Fragrance Foundation celebrates 30 years of impact

Winners of the UK Fragrance Foundation Awards including Chanel, Paco Rabanne and Juliet Has A Gun all celebrated in London last night as the industry gathered to hail its success.

The wholesale perfume and cosmetics industry will bring in an estimated £6.9 billion in the UK this year. While the pandemic may have seen forced closures with the closing of popular beauty and fragrance floors in department stores, it has dampened consumer desire for scented products.

Fragrance conversations on social media have actually increased by 11% since the first lockdown, with consumers seeking soothing and feel-good scents rather than more seductive fragrances. The industry was certainly back to training as industry thought leaders and influencers. predicted an exciting time for the future of the fragrance industry.

Known as the “Oscars” of the perfume industry, it was the 30and annual awards from the Fragrance Foundation UK and saw President Annalize Fard, director of home and beauty at luxury department store Harrods, hand over the reins of the Foundation’s presidency to renowned perfumer Roja Dove.

The prize for the best new perfume of the last thirty years was awarded to Coco Mademoiselle by Chanel and the online retailer of the year was The Perfume Shop.

With training and education at its core, The Fragrance Foundation is a non-profit organization that began in New York in 1949. It was founded by Chanel, Coty

COTY
Elizabeth Arden, Guerlain and Helena Rubinstein.

With branches in Austria, France and the UK, the foundation is dedicated to improving the image of the sector while being a central source of education information. The organization aims to support new talent and drive growth.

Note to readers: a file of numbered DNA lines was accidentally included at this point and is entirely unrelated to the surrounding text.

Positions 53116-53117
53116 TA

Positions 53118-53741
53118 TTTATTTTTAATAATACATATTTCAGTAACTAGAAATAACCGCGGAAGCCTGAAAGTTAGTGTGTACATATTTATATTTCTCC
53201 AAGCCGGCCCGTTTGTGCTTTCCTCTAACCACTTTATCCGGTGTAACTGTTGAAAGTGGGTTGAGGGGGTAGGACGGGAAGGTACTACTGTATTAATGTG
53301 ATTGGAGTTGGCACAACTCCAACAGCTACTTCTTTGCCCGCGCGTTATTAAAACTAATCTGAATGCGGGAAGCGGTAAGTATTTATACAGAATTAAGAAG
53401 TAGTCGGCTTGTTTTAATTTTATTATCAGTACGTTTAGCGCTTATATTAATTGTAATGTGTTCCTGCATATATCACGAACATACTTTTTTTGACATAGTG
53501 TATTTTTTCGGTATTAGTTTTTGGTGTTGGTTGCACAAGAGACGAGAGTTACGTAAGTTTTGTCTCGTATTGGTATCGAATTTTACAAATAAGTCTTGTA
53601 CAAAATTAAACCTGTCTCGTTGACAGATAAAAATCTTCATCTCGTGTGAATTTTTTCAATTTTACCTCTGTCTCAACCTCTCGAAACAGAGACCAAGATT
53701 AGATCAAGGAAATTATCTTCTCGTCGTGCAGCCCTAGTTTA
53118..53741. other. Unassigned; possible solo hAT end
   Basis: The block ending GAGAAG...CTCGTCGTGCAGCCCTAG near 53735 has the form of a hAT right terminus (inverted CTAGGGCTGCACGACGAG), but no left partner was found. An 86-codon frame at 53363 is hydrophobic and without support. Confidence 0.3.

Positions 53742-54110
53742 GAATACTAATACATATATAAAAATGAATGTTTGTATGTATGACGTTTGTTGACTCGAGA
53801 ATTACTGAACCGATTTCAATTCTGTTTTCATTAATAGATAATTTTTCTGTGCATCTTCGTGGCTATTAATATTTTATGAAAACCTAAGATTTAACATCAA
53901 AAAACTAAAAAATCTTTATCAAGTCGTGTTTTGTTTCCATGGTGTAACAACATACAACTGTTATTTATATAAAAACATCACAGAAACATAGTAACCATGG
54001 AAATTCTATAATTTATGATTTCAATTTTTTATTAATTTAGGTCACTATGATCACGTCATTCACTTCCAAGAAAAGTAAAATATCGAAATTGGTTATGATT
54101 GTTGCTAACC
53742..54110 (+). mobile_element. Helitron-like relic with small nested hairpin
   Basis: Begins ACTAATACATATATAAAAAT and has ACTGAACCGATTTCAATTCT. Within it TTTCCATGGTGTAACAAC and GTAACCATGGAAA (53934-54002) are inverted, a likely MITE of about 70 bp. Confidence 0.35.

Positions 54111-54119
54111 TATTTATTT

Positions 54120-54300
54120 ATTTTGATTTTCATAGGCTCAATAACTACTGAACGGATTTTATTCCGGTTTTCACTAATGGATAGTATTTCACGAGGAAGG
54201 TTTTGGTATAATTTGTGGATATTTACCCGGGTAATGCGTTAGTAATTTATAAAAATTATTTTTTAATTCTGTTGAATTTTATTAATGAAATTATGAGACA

Other winners from the 30th Anniversary Awards Ceremony included:

Ultime 2022 launch for a perfume – Paco Rabanne for Phantom

Newcomer 2022 – co-winners are NEST, New York and Wylde Moon, the fragrance of British TV presenter Holly Willoughby.

Independent Perfume Brand for 2022 – Experimental Perfume Club, created by French perfumer and entrepreneur Emmanuelle Moeglin.

For the first time in The Fragrance Foundation UK history, a Hall of Fame Award has been announced; its recipient was Chanel.

The Foundation highlighted that the past 12 months have been extremely positive with many new companies being welcomed as members ready to invest in training and in people. Research backed by Oxford Economics has established that the fragrance industry creates over 127,000 jobs in the UK.

New trends within the industry include more engagement with consumers on the personalization of fragrances and developed products, with a focus on wellness reflecting an interest in emotional and physical health.

Playful packaging and impactful advertising have always proven to be an effective formula for boosting the visibility of fragrance brands in-store and online.

Simon Hathaway, of retail innovation consultancy Outform, believes physical retail still plays an important role in the fragrance industry.

“The role of the store has never been more important, people are all leaving our homes and heading to the stores to find what’s new. We browse by color and shape, so packaging that’s playful and bringing exciting color to category inspire people who want to smell good.

We’ve seen a lot more boldness in-store, brands have been quick to relaunch sampling and differentiate themselves in-store, with the smartest and most ambitious using technology to create contextually relevant experiences that inspire customers in store,” Hathaway explained.

The design and packaging category at The Fragrance Foundation Awards brought another win for Chanel and was judged by designers Melissa Odabash, Julien Macdonald, Jenny Packham and celebrity stylist Nick Ede.

“The Fragrance Foundation Awards are the Oscars of the fragrance world – of fragrance, product and design innovators, it’s an ever-changing landscape,” Ede commented of the industry event.

Donovan B. Sanford